New specialist marine services firm set up in East of England
Former James Fisher managing director Martin Sisley, offshore energy consultancy Nautilus Associates, and a group of specialist investors have formed a new specialist marine services company – Seabed and Offshore Solutions.
The new business is based at OrbisEnergy in Lowestoft, the renewables hub for the East of England.
According to Orbis, the company is led by managing director Martin Sisley, who brings a wealth of experience to the role following previous senior positions as a managing director of James Fisher Marine Services, Red7Offshore, and Ocean Installer.
Sisley said: “We are thrilled to be launching Seabed Solutions after several months of developing the business concept. We know from discussions across the industry that there is a major gap in the seabed market for a solutions-focussed provider that really delivers what clients need.”
Orbis added that the new company would bring technical skills required for offshore oil and gas and renewables assets under one banner.
“Seabed Solutions will do things a little differently. We are offering our clients an impartial and independent assessment of their problem, developing and implementing innovative and cost-effective solutions,” Sisley added.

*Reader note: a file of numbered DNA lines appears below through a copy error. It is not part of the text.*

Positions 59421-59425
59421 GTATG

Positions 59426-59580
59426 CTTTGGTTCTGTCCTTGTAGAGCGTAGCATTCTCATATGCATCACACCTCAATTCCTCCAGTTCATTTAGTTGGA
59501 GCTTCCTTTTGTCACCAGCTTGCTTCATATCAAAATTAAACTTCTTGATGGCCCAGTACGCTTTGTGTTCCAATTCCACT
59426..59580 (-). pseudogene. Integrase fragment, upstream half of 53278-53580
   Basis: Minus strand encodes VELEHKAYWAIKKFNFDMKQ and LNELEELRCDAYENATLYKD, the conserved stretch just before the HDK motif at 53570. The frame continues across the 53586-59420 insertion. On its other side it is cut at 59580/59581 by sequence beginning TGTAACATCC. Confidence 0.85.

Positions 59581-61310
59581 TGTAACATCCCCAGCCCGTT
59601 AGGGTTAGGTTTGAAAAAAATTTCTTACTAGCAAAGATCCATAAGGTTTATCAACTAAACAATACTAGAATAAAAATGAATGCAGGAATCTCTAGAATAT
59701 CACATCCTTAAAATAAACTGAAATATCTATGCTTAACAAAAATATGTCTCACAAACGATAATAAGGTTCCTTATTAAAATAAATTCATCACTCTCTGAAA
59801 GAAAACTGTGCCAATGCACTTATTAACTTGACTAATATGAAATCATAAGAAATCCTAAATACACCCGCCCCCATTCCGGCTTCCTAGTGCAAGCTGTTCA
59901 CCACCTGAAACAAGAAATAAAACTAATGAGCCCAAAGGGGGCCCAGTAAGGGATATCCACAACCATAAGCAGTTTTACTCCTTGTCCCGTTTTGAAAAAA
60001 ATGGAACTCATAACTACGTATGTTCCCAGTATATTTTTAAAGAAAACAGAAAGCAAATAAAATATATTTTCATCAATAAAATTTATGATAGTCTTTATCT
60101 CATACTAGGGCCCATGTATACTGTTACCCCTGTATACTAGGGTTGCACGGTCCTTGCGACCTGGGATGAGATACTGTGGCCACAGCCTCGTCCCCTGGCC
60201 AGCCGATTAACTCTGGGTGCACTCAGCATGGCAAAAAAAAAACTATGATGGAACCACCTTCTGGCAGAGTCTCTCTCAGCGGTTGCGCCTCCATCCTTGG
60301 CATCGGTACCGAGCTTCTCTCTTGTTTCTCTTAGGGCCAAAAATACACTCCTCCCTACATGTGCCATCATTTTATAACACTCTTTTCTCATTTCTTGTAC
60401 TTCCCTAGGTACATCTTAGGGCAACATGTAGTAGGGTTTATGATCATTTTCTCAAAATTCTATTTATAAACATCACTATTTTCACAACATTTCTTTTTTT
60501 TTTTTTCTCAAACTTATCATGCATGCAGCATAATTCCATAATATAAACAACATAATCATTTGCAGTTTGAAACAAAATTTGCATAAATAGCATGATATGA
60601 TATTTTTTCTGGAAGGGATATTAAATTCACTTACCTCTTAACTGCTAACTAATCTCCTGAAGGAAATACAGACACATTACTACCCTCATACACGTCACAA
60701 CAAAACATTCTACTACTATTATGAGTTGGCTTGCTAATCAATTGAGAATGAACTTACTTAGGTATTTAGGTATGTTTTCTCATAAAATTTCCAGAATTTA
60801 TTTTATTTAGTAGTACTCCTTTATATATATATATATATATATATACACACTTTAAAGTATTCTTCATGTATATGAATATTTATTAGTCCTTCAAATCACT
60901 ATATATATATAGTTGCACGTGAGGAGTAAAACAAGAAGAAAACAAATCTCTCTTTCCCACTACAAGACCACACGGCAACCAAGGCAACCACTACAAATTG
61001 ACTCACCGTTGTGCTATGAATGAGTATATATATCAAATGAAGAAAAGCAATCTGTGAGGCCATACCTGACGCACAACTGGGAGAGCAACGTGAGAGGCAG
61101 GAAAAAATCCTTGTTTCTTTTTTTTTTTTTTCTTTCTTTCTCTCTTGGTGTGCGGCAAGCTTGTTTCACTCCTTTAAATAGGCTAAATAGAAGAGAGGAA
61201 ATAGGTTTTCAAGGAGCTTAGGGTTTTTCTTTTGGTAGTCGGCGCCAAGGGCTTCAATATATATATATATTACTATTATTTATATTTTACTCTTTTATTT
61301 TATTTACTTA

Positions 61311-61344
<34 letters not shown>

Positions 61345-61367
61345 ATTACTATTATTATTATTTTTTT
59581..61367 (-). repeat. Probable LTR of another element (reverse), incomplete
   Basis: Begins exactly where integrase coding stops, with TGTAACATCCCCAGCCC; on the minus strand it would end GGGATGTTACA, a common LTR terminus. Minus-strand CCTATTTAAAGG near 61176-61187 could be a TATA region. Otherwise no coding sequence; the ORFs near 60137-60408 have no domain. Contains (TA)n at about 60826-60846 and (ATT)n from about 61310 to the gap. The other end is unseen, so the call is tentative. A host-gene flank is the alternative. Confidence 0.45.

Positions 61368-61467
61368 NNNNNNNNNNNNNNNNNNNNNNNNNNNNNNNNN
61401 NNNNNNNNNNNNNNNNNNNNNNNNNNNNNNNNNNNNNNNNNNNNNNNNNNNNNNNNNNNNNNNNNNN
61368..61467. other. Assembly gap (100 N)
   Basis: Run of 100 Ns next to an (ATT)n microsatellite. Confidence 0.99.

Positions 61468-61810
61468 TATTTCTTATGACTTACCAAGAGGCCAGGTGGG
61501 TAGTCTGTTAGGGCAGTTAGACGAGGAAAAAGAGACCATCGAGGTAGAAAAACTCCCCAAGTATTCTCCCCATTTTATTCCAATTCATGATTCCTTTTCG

The company will provide a wide range of services to the offshore wind, wave, tidal and oil & gas industries as well as associated infrastructure.
Johnathan Reynolds, managing director of Nautilus, said: “We are delighted to be launching Seabed Solutions at such an exciting time for the offshore energy industries, with some of the world’s largest offshore renewables projects operating and under development immediately off the UK coast.”
The UK currently has around 7.8 gigawatts of offshore wind operational capacity, and this figure is climbing all the time.
Latest industry forecasts from Nautilus Associates suggest more than £43 billion ($54.8 billion) in capital investment will be invested in new UK offshore wind projects by 2040. To support this new infrastructure, annual operation and maintenance budgets will reach in excess of £2 billion ($2.55 billion) by 2025.